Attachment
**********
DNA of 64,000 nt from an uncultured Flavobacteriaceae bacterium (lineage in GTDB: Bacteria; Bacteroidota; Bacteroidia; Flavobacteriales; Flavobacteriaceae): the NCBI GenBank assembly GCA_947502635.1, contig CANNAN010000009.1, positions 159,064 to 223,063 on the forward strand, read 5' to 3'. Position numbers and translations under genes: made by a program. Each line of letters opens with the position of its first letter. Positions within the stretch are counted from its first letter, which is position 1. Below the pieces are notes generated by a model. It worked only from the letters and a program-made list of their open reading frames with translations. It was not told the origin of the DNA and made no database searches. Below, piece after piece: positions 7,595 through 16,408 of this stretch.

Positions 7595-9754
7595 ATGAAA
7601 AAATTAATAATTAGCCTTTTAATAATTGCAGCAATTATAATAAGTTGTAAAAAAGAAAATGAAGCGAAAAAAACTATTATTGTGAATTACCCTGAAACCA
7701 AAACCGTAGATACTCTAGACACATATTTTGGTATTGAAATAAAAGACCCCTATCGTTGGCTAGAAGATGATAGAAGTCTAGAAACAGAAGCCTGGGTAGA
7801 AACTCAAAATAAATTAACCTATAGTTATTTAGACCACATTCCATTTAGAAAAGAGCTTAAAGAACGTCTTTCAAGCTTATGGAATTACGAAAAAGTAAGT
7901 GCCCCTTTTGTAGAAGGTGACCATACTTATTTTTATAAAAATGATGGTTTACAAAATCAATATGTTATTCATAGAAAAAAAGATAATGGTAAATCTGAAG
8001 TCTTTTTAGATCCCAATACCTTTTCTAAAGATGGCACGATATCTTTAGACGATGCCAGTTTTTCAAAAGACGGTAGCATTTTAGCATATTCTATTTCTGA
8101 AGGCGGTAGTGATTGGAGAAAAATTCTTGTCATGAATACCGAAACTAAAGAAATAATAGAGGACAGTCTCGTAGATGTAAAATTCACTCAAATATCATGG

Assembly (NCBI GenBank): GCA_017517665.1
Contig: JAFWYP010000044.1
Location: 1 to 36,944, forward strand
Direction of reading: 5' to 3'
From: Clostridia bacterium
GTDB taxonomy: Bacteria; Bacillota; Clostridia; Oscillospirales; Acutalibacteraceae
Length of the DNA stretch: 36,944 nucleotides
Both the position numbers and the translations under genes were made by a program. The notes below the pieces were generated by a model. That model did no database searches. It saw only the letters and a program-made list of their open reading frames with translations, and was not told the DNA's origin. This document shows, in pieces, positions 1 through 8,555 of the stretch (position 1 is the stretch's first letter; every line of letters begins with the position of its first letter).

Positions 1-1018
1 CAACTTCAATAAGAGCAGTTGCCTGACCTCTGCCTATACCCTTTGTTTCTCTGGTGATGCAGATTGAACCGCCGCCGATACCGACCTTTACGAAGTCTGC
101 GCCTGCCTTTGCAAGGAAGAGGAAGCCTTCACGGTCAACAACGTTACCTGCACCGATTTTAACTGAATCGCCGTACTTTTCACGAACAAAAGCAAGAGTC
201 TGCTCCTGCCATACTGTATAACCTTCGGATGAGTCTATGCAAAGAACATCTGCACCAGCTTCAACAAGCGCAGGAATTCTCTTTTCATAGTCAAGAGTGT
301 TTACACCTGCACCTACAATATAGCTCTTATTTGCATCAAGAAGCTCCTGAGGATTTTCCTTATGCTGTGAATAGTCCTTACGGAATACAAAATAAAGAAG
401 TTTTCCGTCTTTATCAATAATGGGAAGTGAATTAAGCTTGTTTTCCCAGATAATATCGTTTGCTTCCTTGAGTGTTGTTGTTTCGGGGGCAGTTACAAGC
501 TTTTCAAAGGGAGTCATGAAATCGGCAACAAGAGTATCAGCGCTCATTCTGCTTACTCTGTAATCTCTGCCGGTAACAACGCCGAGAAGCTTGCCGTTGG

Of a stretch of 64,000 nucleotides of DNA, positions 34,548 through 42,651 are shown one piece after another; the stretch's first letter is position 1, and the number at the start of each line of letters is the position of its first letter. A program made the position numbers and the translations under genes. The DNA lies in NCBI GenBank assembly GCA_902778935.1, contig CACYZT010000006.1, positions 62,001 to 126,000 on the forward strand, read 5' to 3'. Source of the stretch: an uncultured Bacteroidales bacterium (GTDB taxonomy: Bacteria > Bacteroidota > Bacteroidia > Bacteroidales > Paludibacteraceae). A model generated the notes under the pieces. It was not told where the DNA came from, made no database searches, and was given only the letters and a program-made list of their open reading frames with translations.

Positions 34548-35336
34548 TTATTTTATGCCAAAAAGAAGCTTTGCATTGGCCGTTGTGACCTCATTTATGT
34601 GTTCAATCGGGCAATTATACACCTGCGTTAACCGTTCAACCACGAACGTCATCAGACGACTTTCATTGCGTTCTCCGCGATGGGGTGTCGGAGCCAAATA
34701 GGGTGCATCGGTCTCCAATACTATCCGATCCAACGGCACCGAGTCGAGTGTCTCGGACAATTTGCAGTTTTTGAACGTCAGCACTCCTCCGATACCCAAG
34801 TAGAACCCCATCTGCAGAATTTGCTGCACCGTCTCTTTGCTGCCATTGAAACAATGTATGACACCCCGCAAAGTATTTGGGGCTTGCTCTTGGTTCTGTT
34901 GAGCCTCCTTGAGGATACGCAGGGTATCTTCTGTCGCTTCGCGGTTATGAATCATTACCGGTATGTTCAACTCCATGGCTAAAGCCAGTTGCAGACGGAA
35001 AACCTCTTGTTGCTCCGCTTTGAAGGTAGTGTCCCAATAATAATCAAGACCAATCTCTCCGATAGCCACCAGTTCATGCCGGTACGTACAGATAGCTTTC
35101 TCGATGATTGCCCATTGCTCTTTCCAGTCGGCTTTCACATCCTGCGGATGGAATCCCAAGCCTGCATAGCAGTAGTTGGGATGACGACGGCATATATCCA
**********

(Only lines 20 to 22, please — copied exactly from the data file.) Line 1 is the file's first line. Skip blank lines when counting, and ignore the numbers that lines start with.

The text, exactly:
101 GCCTGCCTTTGCAAGGAAGAGGAAGCCTTCACGGTCAACAACGTTACCTGCACCGATTTTAACTGAATCGCCGTACTTTTCACGAACAAAAGCAAGAGTC
201 TGCTCCTGCCATACTGTATAACCTTCGGATGAGTCTATGCAAAGAACATCTGCACCAGCTTCAACAAGCGCAGGAATTCTCTTTTCATAGTCAAGAGTGT
301 TTACACCTGCACCTACAATATAGCTCTTATTTGCATCAAGAAGCTCCTGAGGATTTTCCTTATGCTGTGAATAGTCCTTACGGAATACAAAATAAAGAAG